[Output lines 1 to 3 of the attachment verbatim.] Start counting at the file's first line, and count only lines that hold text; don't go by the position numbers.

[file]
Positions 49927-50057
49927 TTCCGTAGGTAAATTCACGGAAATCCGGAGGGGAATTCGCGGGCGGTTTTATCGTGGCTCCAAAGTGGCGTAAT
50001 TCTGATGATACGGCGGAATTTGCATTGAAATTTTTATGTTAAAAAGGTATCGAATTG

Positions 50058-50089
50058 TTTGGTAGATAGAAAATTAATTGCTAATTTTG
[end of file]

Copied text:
Positions 49927-50057
49927 TTCCGTAGGTAAATTCACGGAAATCCGGAGGGGAATTCGCGGGCGGTTTTATCGTGGCTCCAAAGTGGCGTAAT
50001 TCTGATGATACGGCGGAATTTGCATTGAAATTTTTATGTTAAAAAGGTATCGAATTG